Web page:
See STUDENT, Page 7

See KEMP, Page 7

Cmdr. talks about end of Iraqi operations Leader of last U.S. combat brigade to leave Iraq discusses mission Jessica Tracz junior staff writer On Saturday, students might notice a number of military uniforms at the football game for the annual Fort Riley day. These men and women who are serving the country are honored for their services. These soldiers also represent those who are and will be serving in the new mission in Iraq, Operation New Dawn. After seven years of fighting in Iraq, Operation Iraqi Freedom officially came to a close Sept. 1, after the last U.S. combat brigade, the 4th Stryker Brigade Combat Team, left Iraq. Col. John Norris, stationed at Fort Lewis, Wash., who has been commander since 2008, led the brigade. He said while they were not the last soldiers in Iraq, they were privileged to be the last combat brigade under “Operation Iraqi Freedom.” This transition shifted the focus in Iraq. “We as a nation and a military transition our focus in our operations in Iraq on combat operations to stability and support operations, as we transition from Operation Iraqi

See COMBAT, Page 7

with the third and final special section

Style Thursday, Sept. 30 Find out how to improve yourself and where you can do it!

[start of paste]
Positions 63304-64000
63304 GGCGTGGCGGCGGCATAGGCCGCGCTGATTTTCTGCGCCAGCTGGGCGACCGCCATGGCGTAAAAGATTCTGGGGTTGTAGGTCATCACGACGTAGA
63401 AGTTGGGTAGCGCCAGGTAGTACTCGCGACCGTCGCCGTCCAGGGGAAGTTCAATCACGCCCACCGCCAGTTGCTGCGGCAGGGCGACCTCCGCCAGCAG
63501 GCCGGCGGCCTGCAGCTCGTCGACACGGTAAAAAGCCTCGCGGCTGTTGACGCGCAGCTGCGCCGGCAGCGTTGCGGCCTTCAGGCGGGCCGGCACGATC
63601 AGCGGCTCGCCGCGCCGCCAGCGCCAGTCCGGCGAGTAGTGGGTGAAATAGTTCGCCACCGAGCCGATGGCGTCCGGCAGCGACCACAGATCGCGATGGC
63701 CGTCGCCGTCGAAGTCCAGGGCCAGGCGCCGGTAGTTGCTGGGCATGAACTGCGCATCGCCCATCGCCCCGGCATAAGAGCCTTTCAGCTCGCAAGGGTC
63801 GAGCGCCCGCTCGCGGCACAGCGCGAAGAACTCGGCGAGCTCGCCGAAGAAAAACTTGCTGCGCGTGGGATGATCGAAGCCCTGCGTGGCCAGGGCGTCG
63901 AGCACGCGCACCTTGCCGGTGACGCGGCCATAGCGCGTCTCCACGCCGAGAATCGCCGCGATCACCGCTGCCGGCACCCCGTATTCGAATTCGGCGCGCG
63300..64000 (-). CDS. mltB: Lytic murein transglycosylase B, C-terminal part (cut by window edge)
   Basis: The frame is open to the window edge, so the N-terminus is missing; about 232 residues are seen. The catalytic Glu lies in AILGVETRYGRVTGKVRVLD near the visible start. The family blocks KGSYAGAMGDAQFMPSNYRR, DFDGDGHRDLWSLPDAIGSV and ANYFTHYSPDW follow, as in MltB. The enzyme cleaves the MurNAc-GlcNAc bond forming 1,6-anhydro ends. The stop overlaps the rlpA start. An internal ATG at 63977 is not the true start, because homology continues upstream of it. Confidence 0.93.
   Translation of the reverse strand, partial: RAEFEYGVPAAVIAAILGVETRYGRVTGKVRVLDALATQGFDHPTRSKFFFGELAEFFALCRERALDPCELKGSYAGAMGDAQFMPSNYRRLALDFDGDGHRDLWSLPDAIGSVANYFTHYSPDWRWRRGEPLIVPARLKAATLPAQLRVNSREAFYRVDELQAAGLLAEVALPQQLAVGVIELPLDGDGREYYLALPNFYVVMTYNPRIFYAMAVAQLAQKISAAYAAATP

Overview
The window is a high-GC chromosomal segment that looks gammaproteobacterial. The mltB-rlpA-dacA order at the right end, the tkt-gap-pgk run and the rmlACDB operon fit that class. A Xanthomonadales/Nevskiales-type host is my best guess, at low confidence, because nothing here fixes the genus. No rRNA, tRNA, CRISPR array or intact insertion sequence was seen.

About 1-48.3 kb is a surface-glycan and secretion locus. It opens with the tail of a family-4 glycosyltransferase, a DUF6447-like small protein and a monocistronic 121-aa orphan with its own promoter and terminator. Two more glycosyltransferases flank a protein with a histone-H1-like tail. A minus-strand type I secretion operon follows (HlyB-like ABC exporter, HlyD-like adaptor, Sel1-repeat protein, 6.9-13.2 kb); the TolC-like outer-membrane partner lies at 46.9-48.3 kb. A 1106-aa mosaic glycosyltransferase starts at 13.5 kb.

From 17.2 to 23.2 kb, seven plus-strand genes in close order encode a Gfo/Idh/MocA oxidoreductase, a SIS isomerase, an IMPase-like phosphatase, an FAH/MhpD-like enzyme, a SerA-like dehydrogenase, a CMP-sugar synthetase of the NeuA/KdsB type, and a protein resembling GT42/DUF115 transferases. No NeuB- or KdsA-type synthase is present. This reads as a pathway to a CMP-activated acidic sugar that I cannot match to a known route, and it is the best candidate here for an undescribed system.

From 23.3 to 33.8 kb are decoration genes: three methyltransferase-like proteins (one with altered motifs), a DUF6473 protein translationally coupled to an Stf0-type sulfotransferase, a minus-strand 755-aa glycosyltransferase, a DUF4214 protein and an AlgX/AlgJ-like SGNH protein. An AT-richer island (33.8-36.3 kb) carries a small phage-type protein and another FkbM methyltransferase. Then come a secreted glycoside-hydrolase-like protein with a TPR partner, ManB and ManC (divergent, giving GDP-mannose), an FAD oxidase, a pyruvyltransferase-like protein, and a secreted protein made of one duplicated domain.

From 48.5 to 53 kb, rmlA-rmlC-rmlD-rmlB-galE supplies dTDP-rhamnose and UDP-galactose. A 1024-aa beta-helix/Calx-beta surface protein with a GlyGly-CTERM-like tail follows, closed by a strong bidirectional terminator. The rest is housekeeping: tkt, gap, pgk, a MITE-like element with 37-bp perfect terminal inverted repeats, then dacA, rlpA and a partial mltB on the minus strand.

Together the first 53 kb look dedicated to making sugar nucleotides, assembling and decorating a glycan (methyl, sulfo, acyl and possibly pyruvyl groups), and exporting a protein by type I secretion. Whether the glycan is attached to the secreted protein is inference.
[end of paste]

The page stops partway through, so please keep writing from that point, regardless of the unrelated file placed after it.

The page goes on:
page 2

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friday, september 24, 2010

kansas state collegian

776-5577

COPS BLOTTER

The Skewed View | By Frank St. George

ARREST REPORTS WEDNESDAY James Tyron Anderton, of the 200 block of Westwood Road, was booked for no driver’s license and for no proof of liability insurance. Bond was set at $1,000. Britny Marie Dawson, of the 1100 block of North Sixth Street, was booked for domestic battery. Bond was set at $500. William Joseph Eichem, of Louisville, Kan., was booked for theft, for criminal use of financial card and for failure to appear. Bond was set at $5,000. Richard Thomas Hiebert, of Black Diamond, Wash., was booked for theft. Bond was set at $750. Crystal Ann Johnson, of St. George, Kan., was booked for probation violation. Bond was set at $2,500.